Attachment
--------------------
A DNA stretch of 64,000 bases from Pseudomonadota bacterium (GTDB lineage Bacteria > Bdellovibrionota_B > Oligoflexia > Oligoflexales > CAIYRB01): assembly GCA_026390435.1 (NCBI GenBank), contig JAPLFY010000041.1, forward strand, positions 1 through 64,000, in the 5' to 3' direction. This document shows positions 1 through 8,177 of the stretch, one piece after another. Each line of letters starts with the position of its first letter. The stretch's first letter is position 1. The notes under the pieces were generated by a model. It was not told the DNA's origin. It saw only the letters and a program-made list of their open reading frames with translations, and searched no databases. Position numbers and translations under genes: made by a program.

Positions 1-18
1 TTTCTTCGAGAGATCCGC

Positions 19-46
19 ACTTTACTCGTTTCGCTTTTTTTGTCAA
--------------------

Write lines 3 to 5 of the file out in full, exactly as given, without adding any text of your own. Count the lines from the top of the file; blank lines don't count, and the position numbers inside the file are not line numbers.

1 TTTCTTCGAGAGATCCGC

Positions 19-46
19 ACTTTACTCGTTTCGCTTTTTTTGTCAA